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Why Did N.Y.P.D. Drop One of Its Oldest Crime-Fighting Tools?

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For more than a century, the New York City Police Department has demanded its officers to maintain a detailed, handwritten memo book while on patrol.

“It’s our bible,” said Officer Ramses Cruz, who accompanied a platoon of officers writing down patrol assignments in oversized black leather binders, at a popular afternoon roll call at the Precinct Station House in Williamsburg, Brooklyn.

Officer Cruz’s locker at the station households dozens of completed memo books chronicling his years in the department, with articles concerning big arrests, innumerable calls, and even what time he took lunch.

The memo book may be the department’s oldest policing tool, one that has surfaced in countless movies and television shows, and become as much of a staple as the gun, handcuffs or the nightstick. But they are about to become a thing of the past:

The department is retiring handwritten memo books by February, in a change to a digital version — an app on officers’ department-issued iPhones. Instead of making entries by hand, whether with a flowery script from ink-dipped pens in Victorian-era New York or ballpoints today, officers will transcribe in their notes, which the app will dispatch to a department database.

The transition embodies a significant shift in the way the department regards this daily record-keeping by more than, of its uniformed members, and it will immensely revise how the department can access memo book information.

Also, to the books’ historical importance, entries can become important legal documents. Department officials say the transformation will further reduce potential abuses, such as faking records and having to classify through indecipherable handwriting.

After arrests, officers have long turned over relevant entries — on crime scenes and statements made by suspects or witnesses, for example — to prosecutors, and were expected to bring their books to court if they were called to testify.

The memo books mainly lingered with the officers, who were ordered to safeguard them, even after retirement, since the books could be subpoenaed as evidence in future criminal, civil and departmental trials.

But now the department, not the officer, will keep that information. Officers and department officials may search entries — those made since the transition, anyway — by date or keyword, instead of rummaging for old memo books stored in lockers.

This means the memo book entries can be used as valuable crime-fighting data, said Deputy Chief Anthony Tasso, commanding officer of the department’s Information Technology Bureau.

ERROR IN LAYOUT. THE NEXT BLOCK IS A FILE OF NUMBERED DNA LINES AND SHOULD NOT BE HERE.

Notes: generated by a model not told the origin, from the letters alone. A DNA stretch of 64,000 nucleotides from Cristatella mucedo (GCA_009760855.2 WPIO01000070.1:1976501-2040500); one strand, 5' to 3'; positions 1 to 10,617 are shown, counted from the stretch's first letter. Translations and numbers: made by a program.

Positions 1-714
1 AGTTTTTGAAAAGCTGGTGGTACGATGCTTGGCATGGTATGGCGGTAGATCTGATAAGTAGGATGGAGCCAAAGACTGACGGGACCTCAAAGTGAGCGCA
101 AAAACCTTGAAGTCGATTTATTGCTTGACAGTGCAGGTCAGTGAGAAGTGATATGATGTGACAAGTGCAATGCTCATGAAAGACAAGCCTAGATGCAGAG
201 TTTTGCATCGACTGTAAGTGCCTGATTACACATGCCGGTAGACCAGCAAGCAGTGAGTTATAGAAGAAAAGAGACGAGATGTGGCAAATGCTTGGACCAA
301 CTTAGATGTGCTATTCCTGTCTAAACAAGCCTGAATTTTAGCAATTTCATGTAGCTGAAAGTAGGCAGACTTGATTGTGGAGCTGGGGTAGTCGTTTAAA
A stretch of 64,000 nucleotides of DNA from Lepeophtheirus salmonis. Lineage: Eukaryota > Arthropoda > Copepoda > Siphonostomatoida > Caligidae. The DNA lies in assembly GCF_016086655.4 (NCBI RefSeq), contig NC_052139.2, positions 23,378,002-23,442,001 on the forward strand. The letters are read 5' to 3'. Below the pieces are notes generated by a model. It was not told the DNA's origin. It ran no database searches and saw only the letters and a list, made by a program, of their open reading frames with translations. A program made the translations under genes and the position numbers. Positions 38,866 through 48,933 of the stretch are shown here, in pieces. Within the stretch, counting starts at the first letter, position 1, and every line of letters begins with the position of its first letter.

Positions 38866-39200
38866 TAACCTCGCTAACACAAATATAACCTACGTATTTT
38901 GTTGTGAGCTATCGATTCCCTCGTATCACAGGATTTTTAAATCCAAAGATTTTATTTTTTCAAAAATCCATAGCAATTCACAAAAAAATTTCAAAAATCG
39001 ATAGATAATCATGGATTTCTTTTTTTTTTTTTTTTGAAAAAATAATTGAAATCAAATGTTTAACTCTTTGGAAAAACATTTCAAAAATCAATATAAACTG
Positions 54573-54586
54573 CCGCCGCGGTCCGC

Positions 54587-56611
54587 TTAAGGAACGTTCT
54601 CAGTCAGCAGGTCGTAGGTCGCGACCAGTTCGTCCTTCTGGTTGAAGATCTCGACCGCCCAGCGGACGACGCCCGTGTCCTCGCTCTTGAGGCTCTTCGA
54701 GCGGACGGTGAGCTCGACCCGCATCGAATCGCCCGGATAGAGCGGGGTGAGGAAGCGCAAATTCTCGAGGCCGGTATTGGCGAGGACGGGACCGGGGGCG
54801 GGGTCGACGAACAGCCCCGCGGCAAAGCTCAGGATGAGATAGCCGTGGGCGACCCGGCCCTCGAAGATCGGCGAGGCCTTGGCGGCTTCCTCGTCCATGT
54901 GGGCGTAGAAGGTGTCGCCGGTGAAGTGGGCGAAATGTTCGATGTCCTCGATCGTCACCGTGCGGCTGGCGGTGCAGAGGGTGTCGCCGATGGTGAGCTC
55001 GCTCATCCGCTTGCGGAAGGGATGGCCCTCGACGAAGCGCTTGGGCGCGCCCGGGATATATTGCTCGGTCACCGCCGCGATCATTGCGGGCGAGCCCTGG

“It gives us the abilities we did not have before when memo books were left in officers’ lockers, and we didn’t have access to a wide quantity of information,” Chief Tasso said.

But the change also concerns police union officials, who fret that the heightened accountability of officers’ whereabouts and actions, will be applied to further scrutinize officers.

Officers’ entries are logged with the time and location information provided by the officer, and the department will have real-time access to those entries.

“We’re already subjected to more oversight, more bureaucratic burdens, and more workplace surveillance than any other job in the public or private sectors,” said Patrick J. Lynch, president of the Police Benevolent Association, a police union.

The New York City officer’s tool kit is ever-changing. Revolvers have been replaced by -millimeter semiautomatic pistols, wooden nightsticks have largely given way to expandable batons, and uniform slacks have been superseded by cargo pants.

But the memo book has survived standard-issue gear. The format of the books, also known as activity logs, has not changed in decades. They have been turned out at a rate of, per month in the department’s printing section, in Police Headquarters.

Every few months, officers are assigned a fresh log to insert into their binders, which they typically carry in a pants pocket. They are evaluated and signed — or “scratched” — by supervisors during patrol tours, to monitor the officers’ activity.

Soon, supervisors will do this with a finger swipe on an officer’s phone screen. They will also be able to monitor officers’ entries remotely.